A Polymer-Based Integrated Optical Image Acquisition and Display

Introduction Imaging devices are used in a variety of roles from medical imaging to barcode reading, and as these devices get smaller, their number of potential applications only increases. Endoscopes, for example, allow for real-time imaging inside the body; conventional versions, however, are limited in how small their diameter can get by the need for relatively large bundles of optic fiber or arrays of detectors. To further decrease the size of these devices, alternatives must be developed Technology Description Professor Wang at the University of Washington has developed an electro-optic polymer waveguide that has a tunable index of refraction. With this device, backscattered light from an illuminated substrate, first, is focused on the waveguide and, then, is steered by altering the device’s index of refraction. With this unique device, an image can be reconstructed without the need for moving parts or multiple detectors, and with less space required, imaging systems can be further miniaturized without sacrificing image quality or field of view. Business Opportunity More compact imaging systems present significant opportunities in biomedical applications. Endoscopic techniques, for instance, would greatly benefit from smaller imaging systems because they could be made much less invasive and could image portions of the body that were previously inaccessible due to size constraints. Other applications include microlithography, micro-inspection, barcode reading, and range finding. Intellectual Property Position The UW has filed patents on this technology. For more information on this technology contact:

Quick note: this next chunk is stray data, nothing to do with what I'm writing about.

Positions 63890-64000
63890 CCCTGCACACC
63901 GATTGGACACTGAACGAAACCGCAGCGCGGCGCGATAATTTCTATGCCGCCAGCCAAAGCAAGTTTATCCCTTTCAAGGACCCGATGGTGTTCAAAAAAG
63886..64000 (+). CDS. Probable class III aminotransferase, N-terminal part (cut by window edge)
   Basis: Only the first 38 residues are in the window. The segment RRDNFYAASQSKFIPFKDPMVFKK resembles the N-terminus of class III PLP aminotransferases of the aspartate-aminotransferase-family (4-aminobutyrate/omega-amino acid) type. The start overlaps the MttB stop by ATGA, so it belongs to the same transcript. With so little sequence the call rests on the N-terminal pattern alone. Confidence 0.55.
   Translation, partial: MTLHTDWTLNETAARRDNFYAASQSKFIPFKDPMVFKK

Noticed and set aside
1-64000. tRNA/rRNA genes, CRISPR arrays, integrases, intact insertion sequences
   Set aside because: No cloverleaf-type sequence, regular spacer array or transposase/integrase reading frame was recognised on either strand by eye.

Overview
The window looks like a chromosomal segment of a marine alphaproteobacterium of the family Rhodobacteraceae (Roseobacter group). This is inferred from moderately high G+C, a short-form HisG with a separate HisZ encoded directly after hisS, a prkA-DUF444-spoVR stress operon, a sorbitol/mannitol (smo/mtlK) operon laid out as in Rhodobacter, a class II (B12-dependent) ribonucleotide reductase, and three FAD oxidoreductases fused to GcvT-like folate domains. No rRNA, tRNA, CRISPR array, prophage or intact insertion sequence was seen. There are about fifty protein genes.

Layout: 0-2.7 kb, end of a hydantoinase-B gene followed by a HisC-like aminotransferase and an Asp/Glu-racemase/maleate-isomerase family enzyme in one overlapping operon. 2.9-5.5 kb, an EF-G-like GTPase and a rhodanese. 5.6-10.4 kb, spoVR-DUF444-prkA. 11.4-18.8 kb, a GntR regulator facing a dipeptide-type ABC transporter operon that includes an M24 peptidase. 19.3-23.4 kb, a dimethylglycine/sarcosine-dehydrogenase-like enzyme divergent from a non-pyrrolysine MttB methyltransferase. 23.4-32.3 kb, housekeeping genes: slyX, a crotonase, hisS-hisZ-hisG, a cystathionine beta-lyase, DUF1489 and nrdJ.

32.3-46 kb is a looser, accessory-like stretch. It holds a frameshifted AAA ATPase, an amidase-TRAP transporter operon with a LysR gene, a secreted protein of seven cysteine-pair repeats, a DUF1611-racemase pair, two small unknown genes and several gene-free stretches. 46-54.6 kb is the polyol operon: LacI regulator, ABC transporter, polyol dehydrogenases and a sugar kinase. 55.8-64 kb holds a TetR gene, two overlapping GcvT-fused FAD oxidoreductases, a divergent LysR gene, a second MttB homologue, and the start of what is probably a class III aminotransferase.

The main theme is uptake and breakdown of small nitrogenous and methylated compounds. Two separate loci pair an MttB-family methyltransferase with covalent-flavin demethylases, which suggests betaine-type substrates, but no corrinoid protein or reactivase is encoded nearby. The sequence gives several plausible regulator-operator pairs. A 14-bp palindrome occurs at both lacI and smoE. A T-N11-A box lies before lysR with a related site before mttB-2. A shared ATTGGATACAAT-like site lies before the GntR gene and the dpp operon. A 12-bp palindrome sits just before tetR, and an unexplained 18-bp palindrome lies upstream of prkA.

Jim Roberts Business Development Officer Roberts4@u.washington.edu 206-616-1097

Type of Offer: Licensing



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